Early Android Q build leaked, reveals system-wide Dark Mode among other features

“The early Android Q build appears to bring a system-wide dark mode, as well as include features such as a new desktop mode as well.”

An early build of the upcoming Android Q operating system has been unearthed by the folks over at XDA Developers, who have kindly given us an insight into what to expect with the upcoming version of Android. The screenshots give our first glimpse at the new system interface, and with it, some of the new features that will be seen with Android Q.

Among the most popular and widely expected new feature is the presence of a system-wide ‘dark mode’ for the Android interface, which is something that was actually expected with Android Pie itself. In a bid to adapt the user interface better according to ambiance and aid usage, Google has been gradually rolling out dark UI modes to many of its apps and services, and with Android Q, it will become a system-level implementation that will also integrate this dark mode with all of Google’s default applications.

Android Q dark mode - featured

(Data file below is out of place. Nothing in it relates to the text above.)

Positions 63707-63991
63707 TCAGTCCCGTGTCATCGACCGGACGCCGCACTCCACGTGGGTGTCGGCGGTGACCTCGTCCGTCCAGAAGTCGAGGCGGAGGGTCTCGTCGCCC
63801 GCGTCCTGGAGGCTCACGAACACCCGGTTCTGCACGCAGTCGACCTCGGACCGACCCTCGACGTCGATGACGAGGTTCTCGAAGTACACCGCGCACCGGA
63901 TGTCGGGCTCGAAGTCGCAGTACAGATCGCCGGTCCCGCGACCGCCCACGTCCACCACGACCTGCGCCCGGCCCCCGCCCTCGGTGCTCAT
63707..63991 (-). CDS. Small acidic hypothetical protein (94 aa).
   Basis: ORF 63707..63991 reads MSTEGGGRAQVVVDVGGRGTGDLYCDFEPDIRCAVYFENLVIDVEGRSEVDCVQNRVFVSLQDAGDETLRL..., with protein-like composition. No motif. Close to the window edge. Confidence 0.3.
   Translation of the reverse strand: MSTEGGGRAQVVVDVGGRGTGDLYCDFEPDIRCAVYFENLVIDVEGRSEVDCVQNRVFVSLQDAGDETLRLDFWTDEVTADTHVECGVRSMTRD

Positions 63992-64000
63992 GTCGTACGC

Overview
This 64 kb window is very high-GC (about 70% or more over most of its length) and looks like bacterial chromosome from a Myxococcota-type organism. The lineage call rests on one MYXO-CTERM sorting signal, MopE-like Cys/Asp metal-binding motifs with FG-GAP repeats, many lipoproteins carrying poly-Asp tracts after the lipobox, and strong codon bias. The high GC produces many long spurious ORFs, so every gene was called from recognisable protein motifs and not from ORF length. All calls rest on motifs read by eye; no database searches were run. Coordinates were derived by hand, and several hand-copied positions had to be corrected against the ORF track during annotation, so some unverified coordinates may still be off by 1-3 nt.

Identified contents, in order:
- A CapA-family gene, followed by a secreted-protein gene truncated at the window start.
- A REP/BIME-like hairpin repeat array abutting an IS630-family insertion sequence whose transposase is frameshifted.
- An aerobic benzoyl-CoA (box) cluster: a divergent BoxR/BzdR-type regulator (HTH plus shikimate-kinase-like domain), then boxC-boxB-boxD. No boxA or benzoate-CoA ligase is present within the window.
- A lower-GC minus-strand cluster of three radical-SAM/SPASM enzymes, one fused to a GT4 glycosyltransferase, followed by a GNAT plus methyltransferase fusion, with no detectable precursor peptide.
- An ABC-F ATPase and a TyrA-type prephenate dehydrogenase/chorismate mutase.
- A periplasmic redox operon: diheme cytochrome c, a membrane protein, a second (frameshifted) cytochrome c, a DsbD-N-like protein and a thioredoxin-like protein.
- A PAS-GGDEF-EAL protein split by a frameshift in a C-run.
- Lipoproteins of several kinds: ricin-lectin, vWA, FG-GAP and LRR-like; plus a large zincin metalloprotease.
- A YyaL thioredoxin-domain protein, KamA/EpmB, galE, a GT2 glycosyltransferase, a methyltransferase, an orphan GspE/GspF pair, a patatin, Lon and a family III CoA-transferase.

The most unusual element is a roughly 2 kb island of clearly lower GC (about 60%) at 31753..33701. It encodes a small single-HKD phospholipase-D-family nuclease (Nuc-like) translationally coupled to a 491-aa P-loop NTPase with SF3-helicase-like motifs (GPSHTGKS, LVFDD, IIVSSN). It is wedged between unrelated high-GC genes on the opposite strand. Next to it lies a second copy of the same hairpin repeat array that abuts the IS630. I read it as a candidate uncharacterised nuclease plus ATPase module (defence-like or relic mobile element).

We first caught wind of the confirmation of dark mode in Android Q a couple of weeks ago, when an internal discussion thread among Google employees were spotted to have stated the same. The new theme mostly turns borders and floating panels black, with a slightly contrasting dark grey theme being applied on the rest of the screens. There also appears to be an ‘override force-dark’ mode in the developer settings of the early Android Q build, which turns the white backgrounds of incompatible apps to dark grey, in order to match the overall theme.

Apart from this, Android Q also appears to tweak the permissions field, with services such as location now getting an option to ‘allow only when the app is in use’, like iOS. There is also a statistical ‘permissions usage’ page within the UI, that shows which services are being used the most. Other features include a slight menu and interface revamp, in order to make things more intuitive.

Lastly, Android Q also happens to have a ‘force desktop mode on secondary display’ option buried in its developer settings, which may enable some services akin to Samsung’s Dex. This is only our first glimpse, and going by it, the new version of Android seems all about streamlining and refining what is already on offer. We wonder what it will be named as, though.

A lover of anything that has a circuit and involves physics, Shouvik is passionate about technology, science and journalism in equal parts. When not at work, he prefers reading up on ancient history, sports and engineering, going on random photography expeditions, and occasionally a long solo drive. He's also neck-deep into science fiction, and is working on a debut novel that he hopes will one day be read by Steven Erikson.
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